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|Twin Peaks character|
|Last appearance||"Part 17"|
|Created by||Mark Frost, David Lynch|
|Portrayed by||Richard Beymer|
|Occupation||Hotel owner, businessman|
|Significant other||Catherine Martell|
|Relatives||Jerry Horne (brother)|
Richard Horne (grandson)
|Date of birth||August 4, 1940|
Benjamin Joseph Horne is a fictional character in the television series Twin Peaks, created by David Lynch and Mark Frost, portrayed by Richard Beymer. His middle and last names are based on department store owner Joseph Horne, founder of Horne's in Pittsburgh where Mark Frost is from, while his and his brother Jerry's first names are based on the ice cream brand Ben & Jerry's.
The richest man in Twin Peaks, Horne is an archetypical 1980s cutthroat businessman, whose greatest desire in life appears to be the acquisition of wealth. As the series progressed, he was revealed, like many of the show's other characters, to have a hidden side; beneath his ruthless, greedy facade, he is a lonely, deeply-depressed man who is disappointed with how his family and life turned out.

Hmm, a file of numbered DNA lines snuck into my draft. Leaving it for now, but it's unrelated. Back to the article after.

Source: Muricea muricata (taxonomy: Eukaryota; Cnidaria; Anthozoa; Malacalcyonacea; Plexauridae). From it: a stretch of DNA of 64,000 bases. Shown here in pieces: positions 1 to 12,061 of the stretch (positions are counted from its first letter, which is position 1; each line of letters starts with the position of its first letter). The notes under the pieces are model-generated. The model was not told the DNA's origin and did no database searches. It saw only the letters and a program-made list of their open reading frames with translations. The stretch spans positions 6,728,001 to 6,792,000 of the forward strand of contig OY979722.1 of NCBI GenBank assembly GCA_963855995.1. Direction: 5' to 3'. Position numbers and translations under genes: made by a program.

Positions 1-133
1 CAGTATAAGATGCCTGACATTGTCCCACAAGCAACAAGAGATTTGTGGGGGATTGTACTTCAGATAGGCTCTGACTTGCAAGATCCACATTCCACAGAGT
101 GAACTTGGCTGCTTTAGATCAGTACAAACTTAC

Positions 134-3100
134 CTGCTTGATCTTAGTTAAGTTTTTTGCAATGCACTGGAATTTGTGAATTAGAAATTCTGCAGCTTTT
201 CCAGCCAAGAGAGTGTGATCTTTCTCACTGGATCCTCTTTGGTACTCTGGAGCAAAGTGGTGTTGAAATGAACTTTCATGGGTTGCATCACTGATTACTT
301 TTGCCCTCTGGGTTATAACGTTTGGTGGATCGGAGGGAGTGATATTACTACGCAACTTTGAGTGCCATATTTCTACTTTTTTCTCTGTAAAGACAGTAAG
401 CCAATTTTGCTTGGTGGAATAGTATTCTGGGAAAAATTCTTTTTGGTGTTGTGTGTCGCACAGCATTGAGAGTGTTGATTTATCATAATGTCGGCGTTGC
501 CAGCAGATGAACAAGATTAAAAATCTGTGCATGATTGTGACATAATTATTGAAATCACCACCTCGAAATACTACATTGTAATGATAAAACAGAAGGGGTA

For the first sixteen episodes of the series, he is one of the primary antagonists not directly linked to the series' main storyline of the Laura Palmer murder. He is consistently under suspicion for Laura's murder, of which he is wholly innocent, while never being suspected of the myriad criminal activities of which he is actually guilty.
Up until the revelation of Laura's true killer, Horne was used by the writers as a red herring to prevent spoilers from leaking out; at least two scenes were filmed to lead people to believe that Horne was the real killer, so that the true identity of the killer could remain a secret.